Nicholas C. Dattilo
|The Most Reverend
Nicholas Carmen Dattilo
|Bishop of Harrisburg|
|Church||Roman Catholic Church|
|In office||January 26, 1990 – March 5, 2004|
|Predecessor||William Henry Keeler|
|Successor||Kevin C. Rhoades|
|Ordination||May 31, 1958|
|Consecration||January 26, 1990|
March 8, 1932|
|Died||March 5, 2004
Camp Hill, Pennsylvania
The oldest of six children, Nicholas Dattilo was born in Mahoningtown, Pennsylvania, to Frank and Emma (née Nocera) Dattilo. After studying at St. Vincent Seminary in Latrobe and St. Charles Borromeo Seminary in Overbrook, he was ordained to the priesthood on May 31, 1958. He then served as a parochial vicar at St. Patrick Church in Canonsburg until 1971, also briefly serving at St. Colman Church in Turtle Creek. He was pastor of Madonna del Castello Church in Swissvale from 1971 to 1981, and of St. Vitus Church in New Castle from 1981 to 1985. In 1985, he was named Secretary for Clergy and Pastoral Life for the Pittsburgh Diocese, later becoming its vicar general.
On November 21, 1989, Dattilo was appointed the eighth Bishop of Harrisburg by Pope John Paul II. He received his episcopal consecration on January 26, 1990 from Archbishop Anthony Bevilacqua, with Bishops William Henry Keeler and Donald William Wuerl serving as co-consecrators, at St. Patrick's Cathedral. As head of the Harrisburg Diocese, he was the leader of the Catholics in South Central Pennsylvania. Shortly after Dattilo's consecration, a three-year Consultations Process was begun to assess the needs and resources of the local Church in preparation for the next century. This resulted in a major reorganization of parishes and missions, because of populations shifts within the fifteen counties of the Diocese. During his tenure, the overall number of parishes was reduced from 120 to 89, resulting in 23 appeals and years of protests.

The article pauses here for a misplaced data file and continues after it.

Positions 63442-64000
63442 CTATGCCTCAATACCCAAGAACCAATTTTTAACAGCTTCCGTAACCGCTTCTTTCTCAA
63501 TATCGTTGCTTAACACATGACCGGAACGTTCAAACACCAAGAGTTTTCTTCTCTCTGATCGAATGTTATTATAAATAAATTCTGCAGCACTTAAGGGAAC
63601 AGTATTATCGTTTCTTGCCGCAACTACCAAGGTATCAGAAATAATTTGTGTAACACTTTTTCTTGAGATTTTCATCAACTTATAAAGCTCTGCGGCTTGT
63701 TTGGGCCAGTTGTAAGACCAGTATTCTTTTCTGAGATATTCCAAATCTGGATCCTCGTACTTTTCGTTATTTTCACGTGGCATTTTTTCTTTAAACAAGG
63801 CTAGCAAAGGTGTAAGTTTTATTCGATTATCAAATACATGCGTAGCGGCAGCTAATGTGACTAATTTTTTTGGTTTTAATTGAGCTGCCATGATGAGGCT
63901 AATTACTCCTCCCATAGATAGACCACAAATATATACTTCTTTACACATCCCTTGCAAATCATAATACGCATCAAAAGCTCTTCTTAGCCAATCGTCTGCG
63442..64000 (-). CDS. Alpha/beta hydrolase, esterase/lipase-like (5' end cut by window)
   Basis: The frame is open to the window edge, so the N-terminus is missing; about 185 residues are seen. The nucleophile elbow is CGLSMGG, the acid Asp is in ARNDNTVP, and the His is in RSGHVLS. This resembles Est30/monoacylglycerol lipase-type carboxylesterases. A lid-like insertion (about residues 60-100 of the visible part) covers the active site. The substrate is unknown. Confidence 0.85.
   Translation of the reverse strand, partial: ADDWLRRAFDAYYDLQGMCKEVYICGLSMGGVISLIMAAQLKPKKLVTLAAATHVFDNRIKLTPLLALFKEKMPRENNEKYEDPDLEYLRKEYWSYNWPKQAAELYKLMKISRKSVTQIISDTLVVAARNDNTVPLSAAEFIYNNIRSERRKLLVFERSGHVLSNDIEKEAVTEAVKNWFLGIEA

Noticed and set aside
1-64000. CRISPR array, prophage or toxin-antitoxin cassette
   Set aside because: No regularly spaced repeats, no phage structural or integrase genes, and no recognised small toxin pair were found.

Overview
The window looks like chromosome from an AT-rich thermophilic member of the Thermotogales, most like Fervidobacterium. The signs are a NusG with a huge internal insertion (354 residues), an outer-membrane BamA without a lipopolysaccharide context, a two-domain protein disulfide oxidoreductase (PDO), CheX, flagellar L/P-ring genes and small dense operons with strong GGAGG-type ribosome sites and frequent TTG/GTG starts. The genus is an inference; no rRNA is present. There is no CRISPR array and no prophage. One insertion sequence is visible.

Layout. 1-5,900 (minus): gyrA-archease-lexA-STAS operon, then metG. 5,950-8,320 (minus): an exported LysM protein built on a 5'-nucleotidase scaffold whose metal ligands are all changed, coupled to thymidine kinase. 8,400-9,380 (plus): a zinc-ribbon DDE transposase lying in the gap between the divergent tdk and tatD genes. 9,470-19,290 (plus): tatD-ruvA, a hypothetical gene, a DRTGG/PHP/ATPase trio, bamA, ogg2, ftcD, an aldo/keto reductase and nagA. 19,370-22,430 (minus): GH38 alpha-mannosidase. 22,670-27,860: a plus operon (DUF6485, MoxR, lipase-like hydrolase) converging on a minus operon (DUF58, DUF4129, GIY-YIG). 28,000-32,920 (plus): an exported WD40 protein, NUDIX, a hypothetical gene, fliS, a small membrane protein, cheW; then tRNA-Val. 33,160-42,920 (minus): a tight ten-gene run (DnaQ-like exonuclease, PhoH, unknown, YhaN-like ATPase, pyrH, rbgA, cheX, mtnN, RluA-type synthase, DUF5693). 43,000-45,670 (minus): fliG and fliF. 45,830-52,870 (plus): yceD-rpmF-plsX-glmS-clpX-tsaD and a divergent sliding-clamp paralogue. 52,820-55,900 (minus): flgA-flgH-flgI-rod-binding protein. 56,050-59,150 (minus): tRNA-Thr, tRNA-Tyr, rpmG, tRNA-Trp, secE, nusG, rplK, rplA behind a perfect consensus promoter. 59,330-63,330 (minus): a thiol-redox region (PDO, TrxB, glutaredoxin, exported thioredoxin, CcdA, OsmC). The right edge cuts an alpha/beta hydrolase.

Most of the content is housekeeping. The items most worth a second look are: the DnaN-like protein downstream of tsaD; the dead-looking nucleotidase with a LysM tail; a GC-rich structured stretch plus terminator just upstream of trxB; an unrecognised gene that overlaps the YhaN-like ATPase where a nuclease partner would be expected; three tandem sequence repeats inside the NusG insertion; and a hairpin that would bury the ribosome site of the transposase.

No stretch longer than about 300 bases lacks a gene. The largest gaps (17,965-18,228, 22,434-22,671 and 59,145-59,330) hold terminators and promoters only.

In 1998 Dattilo established the Ecclesial Lay Ministry Program, a three-year formation program to prepare trained lay leaders, and directed that the needs of Catholic schools be studied. Following the closure of Villa Vianney, he approved construction for a new residence for retired priests in 1999. He also finalized plans for a diocesan conference center, with the groundbreaking ceremony being held in October 1999.
Dattilo was hospitalized in February 2004 for kidney failure, diabetes and heart and respiratory problems. He later died at Holy Spirit Hospital in Camp Hill, three days before his 72nd birthday. His funeral Mass was at Good Shepherd Church in Camp Hill, as St. Patrick's Cathedral was undergoing renovations.
- Rodgers, Ann (2004-03-06). "Obituary: Nicholas Dattilo/Bishop of the Catholic Diocese of Harrisburg for 14 years". Pittsburgh Post-Gazette.
- "Bishop Nicholas Carmen Dattilo". Catholic-Hierarchy.org.
- "About the Diocese". Roman Catholic Diocese of Harrisburg.
William Henry Keeler
|Bishop of Harrisburg
Kevin C. Rhoades